After a less-than-successful attempt at creating a Marine Memorial Mall at the foot of Marine Street, La Jolla resident and architect Erik Holtsmark returned to the La Jolla Parks & Beaches (LJP&B) advisory group with plans for another seaside project — this time for Scripps Park.
The plan, he revealed through early renderings at the LJP&B March 25 meeting, is to redevelop the dusty picnic area in Scripps Park, remove the existing tables and trim the trees, and install new rounded cement tables and fixed stools. Because of his Marine Memorial Mall proposal, which involved the creation of sculptures, water features, seating and restroom facilities, Holtsmark’s name was at the top of the list to create a plan.
Though LJP&B disapproved the Marine Memorial Mall and the proposal was withdrawn, LJP&B chair Ann Dynes said she appreciated the effort behind it.
“I happened to be in Scripps Park about a month ago and looked at the area in the middle and there are four picnic tables there … and the area is a little scruffy,” Dynes said. “I had coffee with Erik and thanked him for the work he did on the Marine Memorial Mall and asked him if he had time to re-vision what we could do there.”
Holtsmark explained: “There are Australian tea trees at the north end and the south end, which are a problem right now. They can be trimmed to open up the viewing space to the ocean. These trees are beautiful in terms of the trunks and the branches, but the crowns are not attractive. There is a lot of space to work with if you trim out the trees in certain areas.”
Any improvements would need to meet the terms of the Scripps Park Plan, which he said allows for the pruning, removing and replacing of trees, and contouring and grading. “It allows for correcting the interface between the grass and the ground, and artistic designs and create a sense of place,” Holtsmark said.
However, the prospect of losing the trees raised a few eyebrows.
“I personally love those old Dr. Seuss trees, and if they are not in trouble, they shouldn’t have to go,” said LJP&B trustee Melinda Merryweather.
Trustee Jane Reldan questioned what would be used to replace the trees, should they be removed, and restore the shade.
Holtsmark explained there are about 15 trees that could be considered.
The three rectangular existing tables would also be taken away as part of his plan.
“I’m very adamant about using (six) round tables, because if you use round tables and fixed stools or chairs, you can bring in extra chairs, strollers or wheelchairs,” he said.
Although Holtsmark offered statuesque features coming from the table to provide shade, collect solar energy and provide a creative design, trustee Judy Adams Halter opined: “The park does need help and this could be an improvement, I would just try to keep it very natural.”
Going forward, trustee John Shannon said it would be important to observe how people use the park and create features to accommodate that usage.
Rather than vote on the project, the board agreed to visit the site, consider what needs should be met, decide the aesthetic they would like to see in place and discuss it all at a future meeting.
“This is just a first run, but I think we all agree it would be fabulous to have a good plan for this area that we could get the City to implement or generate private donations for,” Dynes said.
In other Parks & Beaches news ...
Tree Talk: In light of “a lot of tree stuff that has come up lately,” Dynes invited San Diego City Forester Brian Widener to speak and explain the City process with planting and trimming trees.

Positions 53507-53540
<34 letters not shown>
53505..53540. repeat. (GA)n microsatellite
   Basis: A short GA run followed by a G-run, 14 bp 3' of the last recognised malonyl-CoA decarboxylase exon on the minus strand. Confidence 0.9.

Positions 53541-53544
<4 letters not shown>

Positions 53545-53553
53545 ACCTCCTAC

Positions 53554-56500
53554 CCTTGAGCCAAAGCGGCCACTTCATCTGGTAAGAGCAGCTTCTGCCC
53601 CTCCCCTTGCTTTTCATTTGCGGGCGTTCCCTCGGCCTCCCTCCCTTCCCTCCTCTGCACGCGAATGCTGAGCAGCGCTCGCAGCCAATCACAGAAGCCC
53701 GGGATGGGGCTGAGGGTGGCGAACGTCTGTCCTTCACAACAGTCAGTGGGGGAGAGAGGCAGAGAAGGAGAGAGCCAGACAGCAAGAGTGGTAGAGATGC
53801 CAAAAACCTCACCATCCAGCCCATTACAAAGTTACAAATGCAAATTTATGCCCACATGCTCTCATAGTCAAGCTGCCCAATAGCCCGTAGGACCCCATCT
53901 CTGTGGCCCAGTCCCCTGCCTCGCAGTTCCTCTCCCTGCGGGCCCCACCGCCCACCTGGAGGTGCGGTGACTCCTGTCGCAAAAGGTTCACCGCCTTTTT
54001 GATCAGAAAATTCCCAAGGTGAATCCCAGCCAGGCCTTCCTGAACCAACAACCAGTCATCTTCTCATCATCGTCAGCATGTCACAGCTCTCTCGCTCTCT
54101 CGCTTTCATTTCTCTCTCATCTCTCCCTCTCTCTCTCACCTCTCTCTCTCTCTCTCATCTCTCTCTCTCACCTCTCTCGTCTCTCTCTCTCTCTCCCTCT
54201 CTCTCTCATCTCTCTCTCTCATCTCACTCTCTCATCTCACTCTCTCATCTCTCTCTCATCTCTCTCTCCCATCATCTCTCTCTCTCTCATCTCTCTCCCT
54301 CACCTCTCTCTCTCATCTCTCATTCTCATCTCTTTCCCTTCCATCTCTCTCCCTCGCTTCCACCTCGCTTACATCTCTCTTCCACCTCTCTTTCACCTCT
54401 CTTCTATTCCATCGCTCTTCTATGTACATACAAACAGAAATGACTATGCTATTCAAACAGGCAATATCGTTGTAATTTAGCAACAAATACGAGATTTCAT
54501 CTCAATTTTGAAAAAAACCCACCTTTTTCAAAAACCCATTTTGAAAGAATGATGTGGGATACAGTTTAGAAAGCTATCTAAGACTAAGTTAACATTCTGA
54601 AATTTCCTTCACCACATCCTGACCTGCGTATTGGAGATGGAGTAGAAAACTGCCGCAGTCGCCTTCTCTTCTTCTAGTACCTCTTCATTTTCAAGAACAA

Two issues in particular include the trimming of overgrown palm trees on the south end of Coast Boulevard, near a seating area known as a belvedere; and the possible replacement of a palm tree at the Wedding Bowl.
“We wanted to see what we could do with the City to get these projects going, and see who trims and maintains them,” Dynes said.
Widener explained: “We manage all the trees on public property, in streets right of way; that includes planting and trimming trees,” but sometimes there is a backlog because it takes a while to determine whose jurisdiction the tree is under, based on the location. He said the Development Services Department and Transportation & Stormwater share responsibility for different tree-related projects, and some areas are subject to “cross-jurisdiction.” He suggested using the City’s Get It Done App to report trees in need of trimming care to the appropriate entities.
Trustee Bob Evans said he would work with Widener to request the City trim the palm trees at Coast Boulevard. “If not, we’re looking to collect donations to get the trees trimmed,” Evans said.
Slope work resumes: Representing City Council member Barbara Bry, Mauricio Medina said the slope stabilization project on Torrey Pines Road resumed following a rainy period. “They are still aiming to finish by the summer construction moratorium (May 27),” he said. “I will keep on them to make that deadline. We appreciate everyone’s patience on this, it will be exciting when that project is done.”
The project would restore the slope between Little Street and Roseland Drive, and has been underway, off and on, since spring 2018.
Acquisition working group: Trustee Merryweather said she was seeking suggestions for places in La Jolla where mini-parks or pocket parks could be created, and volunteers to help her with a project to compile a list of locations. “By 2020, we are going to be completely under-parked in La Jolla, so any place we can make out, such as Moss Lane and Pottery Canyon, would be great to turn into a park,” she said.
Merryweather added that she would consult the City’s Real Estate Assets Department (for City-owned but vacant properties) and report back at a future meeting.
—La Jolla Parks & Beaches board next meets 4 p.m. Monday, April 22 at the Rec Center, 615 Prospect St. lajollaparksbeaches.org